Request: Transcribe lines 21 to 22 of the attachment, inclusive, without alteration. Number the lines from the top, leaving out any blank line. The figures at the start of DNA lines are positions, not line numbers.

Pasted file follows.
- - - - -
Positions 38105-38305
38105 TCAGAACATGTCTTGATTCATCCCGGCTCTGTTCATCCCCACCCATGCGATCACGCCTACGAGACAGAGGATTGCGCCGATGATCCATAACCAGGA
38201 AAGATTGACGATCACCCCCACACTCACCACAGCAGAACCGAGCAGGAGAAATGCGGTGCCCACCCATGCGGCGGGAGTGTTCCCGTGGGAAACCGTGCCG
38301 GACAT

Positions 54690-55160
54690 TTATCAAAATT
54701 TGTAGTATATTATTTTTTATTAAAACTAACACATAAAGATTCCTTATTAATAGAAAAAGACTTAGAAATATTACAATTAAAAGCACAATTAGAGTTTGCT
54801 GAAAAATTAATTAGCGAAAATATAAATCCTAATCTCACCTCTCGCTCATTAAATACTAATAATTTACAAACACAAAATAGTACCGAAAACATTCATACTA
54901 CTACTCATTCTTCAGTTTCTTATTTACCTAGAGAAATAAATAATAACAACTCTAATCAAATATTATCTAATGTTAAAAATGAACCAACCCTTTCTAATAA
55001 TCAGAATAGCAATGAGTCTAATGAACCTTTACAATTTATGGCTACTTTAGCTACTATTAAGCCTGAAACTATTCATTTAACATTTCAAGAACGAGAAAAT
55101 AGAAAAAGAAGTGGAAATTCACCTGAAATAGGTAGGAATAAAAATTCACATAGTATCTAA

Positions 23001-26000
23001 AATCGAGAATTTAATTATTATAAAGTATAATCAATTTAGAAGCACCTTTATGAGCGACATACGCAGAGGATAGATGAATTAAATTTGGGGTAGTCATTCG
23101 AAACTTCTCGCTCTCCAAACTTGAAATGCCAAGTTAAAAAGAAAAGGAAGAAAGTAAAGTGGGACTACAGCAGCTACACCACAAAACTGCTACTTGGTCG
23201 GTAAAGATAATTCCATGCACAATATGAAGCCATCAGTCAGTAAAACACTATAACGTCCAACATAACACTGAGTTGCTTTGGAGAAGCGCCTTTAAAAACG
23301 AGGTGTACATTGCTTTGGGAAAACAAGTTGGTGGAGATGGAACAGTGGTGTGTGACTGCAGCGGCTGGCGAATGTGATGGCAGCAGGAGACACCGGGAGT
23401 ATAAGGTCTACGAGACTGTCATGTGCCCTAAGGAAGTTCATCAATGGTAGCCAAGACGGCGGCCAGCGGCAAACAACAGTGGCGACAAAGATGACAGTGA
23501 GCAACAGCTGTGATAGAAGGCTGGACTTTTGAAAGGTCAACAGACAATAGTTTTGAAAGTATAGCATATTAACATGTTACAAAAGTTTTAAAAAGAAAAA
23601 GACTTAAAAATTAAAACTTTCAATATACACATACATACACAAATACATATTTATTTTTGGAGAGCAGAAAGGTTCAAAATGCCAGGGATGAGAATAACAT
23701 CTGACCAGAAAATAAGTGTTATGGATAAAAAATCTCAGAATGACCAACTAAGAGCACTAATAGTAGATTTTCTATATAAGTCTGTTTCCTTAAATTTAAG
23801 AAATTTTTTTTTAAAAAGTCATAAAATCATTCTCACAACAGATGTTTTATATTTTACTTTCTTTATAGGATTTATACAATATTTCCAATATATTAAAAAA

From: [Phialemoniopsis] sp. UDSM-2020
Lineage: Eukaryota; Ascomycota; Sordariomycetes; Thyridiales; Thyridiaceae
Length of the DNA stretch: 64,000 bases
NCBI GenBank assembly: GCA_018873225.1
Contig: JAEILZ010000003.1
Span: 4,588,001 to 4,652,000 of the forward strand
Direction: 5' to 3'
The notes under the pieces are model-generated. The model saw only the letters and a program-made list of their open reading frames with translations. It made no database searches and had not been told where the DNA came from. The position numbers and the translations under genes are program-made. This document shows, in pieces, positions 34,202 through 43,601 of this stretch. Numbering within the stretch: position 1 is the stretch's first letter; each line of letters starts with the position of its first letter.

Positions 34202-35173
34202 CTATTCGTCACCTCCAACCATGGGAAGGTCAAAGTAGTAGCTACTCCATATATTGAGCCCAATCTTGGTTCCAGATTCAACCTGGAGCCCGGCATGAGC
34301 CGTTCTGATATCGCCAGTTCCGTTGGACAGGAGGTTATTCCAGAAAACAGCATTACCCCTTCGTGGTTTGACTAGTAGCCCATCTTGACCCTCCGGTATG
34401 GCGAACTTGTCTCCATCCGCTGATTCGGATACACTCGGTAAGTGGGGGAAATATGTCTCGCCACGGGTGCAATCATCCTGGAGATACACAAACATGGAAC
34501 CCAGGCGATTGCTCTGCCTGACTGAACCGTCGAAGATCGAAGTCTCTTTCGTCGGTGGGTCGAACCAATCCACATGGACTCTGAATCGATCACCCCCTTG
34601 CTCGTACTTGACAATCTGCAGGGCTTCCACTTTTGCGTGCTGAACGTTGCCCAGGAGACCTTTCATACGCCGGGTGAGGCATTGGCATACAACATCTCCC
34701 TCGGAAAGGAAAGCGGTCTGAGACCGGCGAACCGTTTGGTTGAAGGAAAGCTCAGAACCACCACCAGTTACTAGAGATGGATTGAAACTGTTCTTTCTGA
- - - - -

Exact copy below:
23801 AAATTTTTTTTTAAAAAGTCATAAAATCATTCTCACAACAGATGTTTTATATTTTACTTTCTTTATAGGATTTATACAATATTTCCAATATATTAAAAAA

From: [Phialemoniopsis] sp. UDSM-2020